3. There needs to be more travel in the front
4. There needs to be more negative camber in the front
5. The stock bushings are way too soft for a performance oriented car

Next Steps

1. Dyno the stock dampers
2. Confirm spring rates
3. Work out products for increasing front bump travel
4. Develop stiffer suspension bushings

More info will be added to this and more threads created as we get more info.

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post #3 of 20 Old 04-14-2009, 01:03 PM Thread Starter
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Random pictures we took along the way.

Pic of a front strut and knuckle with two camber bolts installed. This allowed us to achieve roughly -1.5* of camber in the front on each side.


Stock bolts.


Standard camber bolt. 14mm


Pic of the lack of travel in the front. This is with the car at ride height.

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post #4 of 20 Old 04-14-2009, 01:04 PM
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Good Info thanks for the write up!
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post #5 of 20 Old 04-14-2009, 01:09 PM
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+1....sticky worthy...

"You know what? This will decimate all... after we put about fifteen grand or more under the hood. If we have to, overnight some parts from Korea."

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post #6 of 20 Old 04-14-2009, 04:57 PM
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Great info thanks for the write-up... I actually got some similar info regarding the front camber from Rhys Millen.. he also mentioned the front needed more negative camber (stock as mentioned right around -0.5) on the stock suspension.. this an addition to the Proxies he had on the RMR show car made a HUGE difference in how the car handled..

::eagerly awaiting the camber kits::
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post #7 of 20 Old 04-14-2009, 06:33 PM Thread Starter
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The camber bolts are on our site and available for purchase. We have been running them for a few days and have been happy with the added grip. Still not exactly how we would like it, but it is better.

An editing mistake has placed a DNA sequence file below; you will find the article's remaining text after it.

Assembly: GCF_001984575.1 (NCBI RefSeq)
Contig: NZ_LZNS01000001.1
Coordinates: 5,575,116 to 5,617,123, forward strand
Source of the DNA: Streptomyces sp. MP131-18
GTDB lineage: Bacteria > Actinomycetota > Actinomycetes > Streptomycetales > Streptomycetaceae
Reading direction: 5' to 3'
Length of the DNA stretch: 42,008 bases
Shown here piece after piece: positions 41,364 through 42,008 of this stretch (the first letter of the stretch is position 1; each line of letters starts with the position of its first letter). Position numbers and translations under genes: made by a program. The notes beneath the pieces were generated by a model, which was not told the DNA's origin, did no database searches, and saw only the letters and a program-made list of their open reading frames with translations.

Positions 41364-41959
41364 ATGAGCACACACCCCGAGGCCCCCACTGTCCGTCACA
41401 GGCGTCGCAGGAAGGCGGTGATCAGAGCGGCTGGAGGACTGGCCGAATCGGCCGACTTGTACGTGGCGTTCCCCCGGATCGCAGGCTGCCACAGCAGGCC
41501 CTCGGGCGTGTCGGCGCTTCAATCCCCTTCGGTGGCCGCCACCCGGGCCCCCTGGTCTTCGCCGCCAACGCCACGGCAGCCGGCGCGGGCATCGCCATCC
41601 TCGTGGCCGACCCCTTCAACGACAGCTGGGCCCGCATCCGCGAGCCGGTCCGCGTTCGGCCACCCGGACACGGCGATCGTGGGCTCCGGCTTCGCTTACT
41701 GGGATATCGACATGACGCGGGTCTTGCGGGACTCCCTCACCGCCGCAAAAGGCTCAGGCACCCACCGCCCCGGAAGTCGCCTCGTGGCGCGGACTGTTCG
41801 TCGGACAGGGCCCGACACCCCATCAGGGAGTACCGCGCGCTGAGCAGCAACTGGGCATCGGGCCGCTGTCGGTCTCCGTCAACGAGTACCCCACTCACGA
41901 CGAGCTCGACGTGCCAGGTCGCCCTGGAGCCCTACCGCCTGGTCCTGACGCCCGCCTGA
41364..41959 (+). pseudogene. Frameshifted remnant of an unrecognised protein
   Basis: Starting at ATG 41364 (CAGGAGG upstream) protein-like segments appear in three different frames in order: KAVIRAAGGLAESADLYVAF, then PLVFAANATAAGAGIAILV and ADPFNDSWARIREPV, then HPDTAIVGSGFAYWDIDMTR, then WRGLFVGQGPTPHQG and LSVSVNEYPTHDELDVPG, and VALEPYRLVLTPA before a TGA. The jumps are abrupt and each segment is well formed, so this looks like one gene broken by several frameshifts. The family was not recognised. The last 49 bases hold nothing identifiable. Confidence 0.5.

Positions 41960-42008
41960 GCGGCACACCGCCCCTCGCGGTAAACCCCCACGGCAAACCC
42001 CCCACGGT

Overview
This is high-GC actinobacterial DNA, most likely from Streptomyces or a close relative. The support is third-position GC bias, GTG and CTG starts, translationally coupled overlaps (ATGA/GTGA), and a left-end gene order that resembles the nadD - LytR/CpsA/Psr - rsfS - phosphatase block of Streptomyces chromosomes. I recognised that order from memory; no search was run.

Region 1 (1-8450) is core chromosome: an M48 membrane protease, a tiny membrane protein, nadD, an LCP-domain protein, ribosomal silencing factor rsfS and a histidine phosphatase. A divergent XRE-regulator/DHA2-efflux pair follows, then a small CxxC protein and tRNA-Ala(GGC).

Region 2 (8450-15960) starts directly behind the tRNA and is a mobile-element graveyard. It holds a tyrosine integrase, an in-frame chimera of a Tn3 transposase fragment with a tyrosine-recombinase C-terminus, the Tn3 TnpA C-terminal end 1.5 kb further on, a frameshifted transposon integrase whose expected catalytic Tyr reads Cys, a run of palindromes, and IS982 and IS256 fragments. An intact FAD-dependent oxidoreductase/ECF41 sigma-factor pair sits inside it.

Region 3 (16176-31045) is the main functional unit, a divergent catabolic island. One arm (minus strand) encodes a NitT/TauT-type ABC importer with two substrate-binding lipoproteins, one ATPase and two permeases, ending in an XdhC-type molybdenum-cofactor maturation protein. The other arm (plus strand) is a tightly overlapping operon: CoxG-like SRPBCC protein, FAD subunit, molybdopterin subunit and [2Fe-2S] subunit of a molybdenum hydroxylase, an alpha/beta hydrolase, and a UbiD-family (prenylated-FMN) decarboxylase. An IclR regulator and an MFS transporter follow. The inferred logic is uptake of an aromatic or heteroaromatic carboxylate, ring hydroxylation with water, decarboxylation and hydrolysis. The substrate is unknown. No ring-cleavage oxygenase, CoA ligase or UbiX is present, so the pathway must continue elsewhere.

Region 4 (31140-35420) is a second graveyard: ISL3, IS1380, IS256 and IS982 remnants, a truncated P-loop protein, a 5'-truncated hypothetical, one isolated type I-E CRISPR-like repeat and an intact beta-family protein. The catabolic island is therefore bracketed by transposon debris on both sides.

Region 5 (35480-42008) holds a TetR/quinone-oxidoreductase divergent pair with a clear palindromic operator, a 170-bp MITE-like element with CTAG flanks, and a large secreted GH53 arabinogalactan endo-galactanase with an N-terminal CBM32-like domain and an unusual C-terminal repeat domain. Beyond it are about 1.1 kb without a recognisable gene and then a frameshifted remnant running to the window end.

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post #8 of 20 Old 04-14-2009, 07:37 PM
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Great stuff. Hopefully you sent this info to Hyundai!!

Last edited by dboz1; 04-14-2009 at 07:47 PM.
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post #9 of 20 Old 04-14-2009, 09:16 PM
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Very good writeup. Thanks so much for sharing all that info.

Ivan

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post #10 of 20 Old 04-15-2009, 06:03 AM
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Quote:
Originally Posted by dboz1 View Post
Great stuff. Hopefully you sent this info to Hyundai!!
Not to their advantage as Hyundai making necessary corrections would decrease their sales & they would have been doing all this R&D for someone else. But, Hyundai should be paying attention so they can make the corrections themselves for the future. Of course anyone on these forums could mention this to Hyundai, maybe in the next "Think Tank".

TurnInConcepts, I must say that I'm impressed & have decided that my very 1st purchase for my vehicle will be from you. I would love to see a full blown kit (bushings, camber bolts, bump stops, etc) to make this thing handle the way it ought to for the track. I'll also be waiting to see what you guys will have available as far as coil overs & spring/strut kits.

Thanks again, Tufast

Sponsored By: Columbus Body Works / ARK Performance / Modern Automotive Performance / Forged Performance

Last edited by Tufast; 04-15-2009 at 03:36 PM. Reason: spelling